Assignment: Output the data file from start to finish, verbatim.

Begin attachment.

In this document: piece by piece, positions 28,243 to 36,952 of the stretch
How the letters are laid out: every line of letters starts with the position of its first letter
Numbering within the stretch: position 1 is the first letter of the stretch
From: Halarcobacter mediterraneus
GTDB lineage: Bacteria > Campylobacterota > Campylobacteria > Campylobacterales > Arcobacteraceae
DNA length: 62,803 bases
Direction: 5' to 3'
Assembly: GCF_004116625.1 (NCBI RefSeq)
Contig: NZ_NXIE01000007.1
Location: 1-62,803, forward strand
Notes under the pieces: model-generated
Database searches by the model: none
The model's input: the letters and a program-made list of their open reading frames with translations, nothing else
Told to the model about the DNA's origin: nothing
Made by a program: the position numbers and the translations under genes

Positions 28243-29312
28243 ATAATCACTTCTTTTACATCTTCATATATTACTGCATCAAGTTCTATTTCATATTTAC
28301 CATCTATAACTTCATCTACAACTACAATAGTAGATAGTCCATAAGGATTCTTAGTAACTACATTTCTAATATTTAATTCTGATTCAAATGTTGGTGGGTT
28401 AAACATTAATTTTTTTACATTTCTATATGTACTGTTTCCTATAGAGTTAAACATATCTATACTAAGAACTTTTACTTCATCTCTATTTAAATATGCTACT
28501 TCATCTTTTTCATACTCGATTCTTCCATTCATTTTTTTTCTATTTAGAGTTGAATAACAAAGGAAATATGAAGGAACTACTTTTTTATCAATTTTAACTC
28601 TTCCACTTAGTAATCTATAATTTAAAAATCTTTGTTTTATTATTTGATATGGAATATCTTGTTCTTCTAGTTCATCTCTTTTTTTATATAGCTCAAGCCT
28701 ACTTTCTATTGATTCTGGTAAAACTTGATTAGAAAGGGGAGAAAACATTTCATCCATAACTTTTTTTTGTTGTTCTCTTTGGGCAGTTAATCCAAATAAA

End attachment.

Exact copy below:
In this document: piece by piece, positions 28,243 to 36,952 of the stretch
How the letters are laid out: every line of letters starts with the position of its first letter
Numbering within the stretch: position 1 is the first letter of the stretch
From: Halarcobacter mediterraneus
GTDB lineage: Bacteria > Campylobacterota > Campylobacteria > Campylobacterales > Arcobacteraceae
DNA length: 62,803 bases
Direction: 5' to 3'
Assembly: GCF_004116625.1 (NCBI RefSeq)
Contig: NZ_NXIE01000007.1
Location: 1-62,803, forward strand
Notes under the pieces: model-generated
Database searches by the model: none
The model's input: the letters and a program-made list of their open reading frames with translations, nothing else
Told to the model about the DNA's origin: nothing
Made by a program: the position numbers and the translations under genes

Positions 28243-29312
28243 ATAATCACTTCTTTTACATCTTCATATATTACTGCATCAAGTTCTATTTCATATTTAC
28301 CATCTATAACTTCATCTACAACTACAATAGTAGATAGTCCATAAGGATTCTTAGTAACTACATTTCTAATATTTAATTCTGATTCAAATGTTGGTGGGTT
28401 AAACATTAATTTTTTTACATTTCTATATGTACTGTTTCCTATAGAGTTAAACATATCTATACTAAGAACTTTTACTTCATCTCTATTTAAATATGCTACT
28501 TCATCTTTTTCATACTCGATTCTTCCATTCATTTTTTTTCTATTTAGAGTTGAATAACAAAGGAAATATGAAGGAACTACTTTTTTATCAATTTTAACTC
28601 TTCCACTTAGTAATCTATAATTTAAAAATCTTTGTTTTATTATTTGATATGGAATATCTTGTTCTTCTAGTTCATCTCTTTTTTTATATAGCTCAAGCCT
28701 ACTTTCTATTGATTCTGGTAAAACTTGATTAGAAAGGGGAGAAAACATTTCATCCATAACTTTTTTTTGTTGTTCTCTTTGGGCAGTTAATCCAAATAAA